“When the apostles returned, they reported to Jesus all that they had done. He took them along and withdrew privately to a town called Bethsaida.” Luke 9:10
The apostles were sent out by Jesus with “power and authority” to “proclaim the kingdom of God and to heal the sick.” (Luke 9:1-2) When they returned, Jesus immediately had them pause and give Him a report of what had happened. This pause, or detour, was essential. Jesus wanted to make sure they learned from what had happened, appreciated what God had done through them, and had time to come off the adrenaline rush of being part of a Divine plan and recharge.
Everyone needs time to reflect, recharge, debrief, and evaluate. After a time of ministry or sharing the gospel with someone, this is especially critical. God wants you to make the most of every opportunity and learn from each one. It is so easy to cruise by each moment of life and miss the message intended for you. If you don’t stop or pause to think about what you’re doing or going through, you’re so likely to run right past God’s best for your life.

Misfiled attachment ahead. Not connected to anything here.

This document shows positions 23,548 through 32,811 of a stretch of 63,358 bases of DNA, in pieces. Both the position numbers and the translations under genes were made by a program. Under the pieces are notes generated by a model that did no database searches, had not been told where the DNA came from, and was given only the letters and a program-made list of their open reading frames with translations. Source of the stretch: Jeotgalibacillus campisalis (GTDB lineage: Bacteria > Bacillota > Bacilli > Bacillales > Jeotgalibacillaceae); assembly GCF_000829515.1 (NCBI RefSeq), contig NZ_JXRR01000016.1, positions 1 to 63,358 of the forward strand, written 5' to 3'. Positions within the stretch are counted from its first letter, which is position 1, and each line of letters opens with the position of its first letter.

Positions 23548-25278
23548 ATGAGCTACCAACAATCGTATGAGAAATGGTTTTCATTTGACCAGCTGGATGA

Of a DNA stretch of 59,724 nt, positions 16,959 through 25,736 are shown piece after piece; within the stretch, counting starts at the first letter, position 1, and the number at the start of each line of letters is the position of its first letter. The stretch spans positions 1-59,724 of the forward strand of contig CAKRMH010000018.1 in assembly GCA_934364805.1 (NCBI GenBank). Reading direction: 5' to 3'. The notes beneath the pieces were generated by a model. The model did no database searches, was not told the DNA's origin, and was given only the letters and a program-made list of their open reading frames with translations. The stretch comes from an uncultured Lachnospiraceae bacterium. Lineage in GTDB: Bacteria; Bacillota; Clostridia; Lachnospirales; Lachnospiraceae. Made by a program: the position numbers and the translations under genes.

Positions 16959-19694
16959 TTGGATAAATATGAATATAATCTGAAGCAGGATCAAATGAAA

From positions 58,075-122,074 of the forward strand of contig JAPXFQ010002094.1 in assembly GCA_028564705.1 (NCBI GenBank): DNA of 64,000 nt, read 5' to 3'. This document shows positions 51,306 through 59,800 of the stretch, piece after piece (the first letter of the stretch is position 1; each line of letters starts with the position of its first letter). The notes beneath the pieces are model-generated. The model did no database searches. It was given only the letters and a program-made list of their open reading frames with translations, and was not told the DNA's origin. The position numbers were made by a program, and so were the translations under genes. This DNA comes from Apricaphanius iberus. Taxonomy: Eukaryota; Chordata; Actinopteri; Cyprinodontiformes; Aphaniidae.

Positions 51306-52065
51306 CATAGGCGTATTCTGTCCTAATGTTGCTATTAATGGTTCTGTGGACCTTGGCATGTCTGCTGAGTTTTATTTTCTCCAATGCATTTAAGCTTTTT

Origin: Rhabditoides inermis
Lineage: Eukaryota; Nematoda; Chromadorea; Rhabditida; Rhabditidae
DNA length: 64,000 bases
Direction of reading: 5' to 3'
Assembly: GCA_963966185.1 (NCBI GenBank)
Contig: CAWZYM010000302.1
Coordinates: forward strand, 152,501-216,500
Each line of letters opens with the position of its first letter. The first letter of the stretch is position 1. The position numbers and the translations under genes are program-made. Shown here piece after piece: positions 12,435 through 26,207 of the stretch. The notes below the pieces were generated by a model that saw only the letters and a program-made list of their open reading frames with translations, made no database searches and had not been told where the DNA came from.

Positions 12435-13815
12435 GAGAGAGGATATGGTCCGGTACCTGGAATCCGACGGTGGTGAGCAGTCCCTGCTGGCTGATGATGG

Life continues on. There’s always something else to do, somewhere else to go, and someone else to meet. Don’t be in a rush to get on to the next opportunity on your schedule. God wants you to learn and grow from each project, place, and encounter. In fact, how you respond to and what you learn from each moment will determine how effective and how responsive you’ll be to God the next time.
“Fishers of men” need to think through and learn from each witnessing encounter. Each time you share the Gospel, you have an opportunity to become more sensitive and more effective in your communication skills than the last time. Spending time alone with God, evaluating past experiences, will significantly impact your effectiveness as a “fisher of men.”
So what are you waiting for? Take some time right now and let God teach you some things from your last witnessing encounter. You can expect future fishing expeditions to be more intentional than accidental and more strategic than random.